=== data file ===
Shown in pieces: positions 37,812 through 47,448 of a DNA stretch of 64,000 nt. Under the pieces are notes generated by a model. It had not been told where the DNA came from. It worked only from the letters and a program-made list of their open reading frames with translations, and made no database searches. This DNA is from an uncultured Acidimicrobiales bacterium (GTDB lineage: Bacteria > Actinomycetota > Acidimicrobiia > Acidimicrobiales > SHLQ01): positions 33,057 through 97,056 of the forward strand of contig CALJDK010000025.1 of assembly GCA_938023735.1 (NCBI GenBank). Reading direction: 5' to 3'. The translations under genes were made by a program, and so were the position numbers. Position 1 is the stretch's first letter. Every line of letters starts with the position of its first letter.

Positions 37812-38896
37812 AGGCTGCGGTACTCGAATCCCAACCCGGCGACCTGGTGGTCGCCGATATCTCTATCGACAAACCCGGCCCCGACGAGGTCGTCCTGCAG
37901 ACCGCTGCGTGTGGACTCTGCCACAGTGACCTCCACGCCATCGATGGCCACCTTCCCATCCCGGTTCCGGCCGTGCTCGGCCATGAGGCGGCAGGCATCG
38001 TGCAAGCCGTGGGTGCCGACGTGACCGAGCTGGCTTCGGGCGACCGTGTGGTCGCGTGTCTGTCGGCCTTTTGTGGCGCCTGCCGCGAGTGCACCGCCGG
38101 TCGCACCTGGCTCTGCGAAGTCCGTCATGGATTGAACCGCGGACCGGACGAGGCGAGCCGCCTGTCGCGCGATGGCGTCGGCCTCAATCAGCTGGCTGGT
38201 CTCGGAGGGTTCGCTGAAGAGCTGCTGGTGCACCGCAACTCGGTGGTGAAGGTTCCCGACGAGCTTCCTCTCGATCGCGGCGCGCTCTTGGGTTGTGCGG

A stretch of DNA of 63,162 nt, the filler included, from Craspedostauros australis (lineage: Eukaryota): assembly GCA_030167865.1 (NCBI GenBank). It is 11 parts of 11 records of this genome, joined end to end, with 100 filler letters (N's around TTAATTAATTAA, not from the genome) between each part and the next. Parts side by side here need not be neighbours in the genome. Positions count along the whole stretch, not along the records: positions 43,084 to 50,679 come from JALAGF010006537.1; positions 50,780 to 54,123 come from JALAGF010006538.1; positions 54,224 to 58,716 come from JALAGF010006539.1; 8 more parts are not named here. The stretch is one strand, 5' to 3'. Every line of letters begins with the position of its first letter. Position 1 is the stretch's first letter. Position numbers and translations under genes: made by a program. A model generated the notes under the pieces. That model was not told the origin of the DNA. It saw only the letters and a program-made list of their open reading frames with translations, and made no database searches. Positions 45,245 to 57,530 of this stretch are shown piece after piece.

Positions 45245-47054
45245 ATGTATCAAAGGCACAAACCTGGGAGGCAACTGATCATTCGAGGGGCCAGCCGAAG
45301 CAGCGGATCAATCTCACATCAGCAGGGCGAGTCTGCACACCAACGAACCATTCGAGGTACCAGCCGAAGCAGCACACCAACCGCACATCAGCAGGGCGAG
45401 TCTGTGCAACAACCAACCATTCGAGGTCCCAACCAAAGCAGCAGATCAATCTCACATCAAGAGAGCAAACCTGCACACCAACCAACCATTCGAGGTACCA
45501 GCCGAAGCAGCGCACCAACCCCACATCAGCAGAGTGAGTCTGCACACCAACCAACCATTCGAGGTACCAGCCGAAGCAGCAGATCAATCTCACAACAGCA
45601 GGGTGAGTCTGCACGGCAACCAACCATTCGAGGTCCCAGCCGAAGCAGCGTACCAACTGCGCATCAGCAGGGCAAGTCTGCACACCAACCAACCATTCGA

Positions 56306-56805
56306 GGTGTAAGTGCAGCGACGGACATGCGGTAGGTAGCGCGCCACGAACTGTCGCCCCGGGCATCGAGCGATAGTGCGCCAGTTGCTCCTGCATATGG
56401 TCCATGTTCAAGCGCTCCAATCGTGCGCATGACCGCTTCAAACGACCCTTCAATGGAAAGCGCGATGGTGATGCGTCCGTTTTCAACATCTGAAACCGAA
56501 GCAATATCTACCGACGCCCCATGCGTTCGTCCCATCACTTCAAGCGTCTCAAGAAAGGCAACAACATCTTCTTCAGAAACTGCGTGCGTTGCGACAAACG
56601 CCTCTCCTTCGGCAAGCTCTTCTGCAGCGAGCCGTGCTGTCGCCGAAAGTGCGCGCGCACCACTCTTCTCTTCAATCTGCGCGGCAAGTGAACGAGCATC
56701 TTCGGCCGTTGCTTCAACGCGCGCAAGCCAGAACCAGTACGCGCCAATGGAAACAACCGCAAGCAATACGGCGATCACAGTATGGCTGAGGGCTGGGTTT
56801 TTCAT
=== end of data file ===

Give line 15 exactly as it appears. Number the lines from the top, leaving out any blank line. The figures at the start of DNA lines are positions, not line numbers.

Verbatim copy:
Positions 56306-56805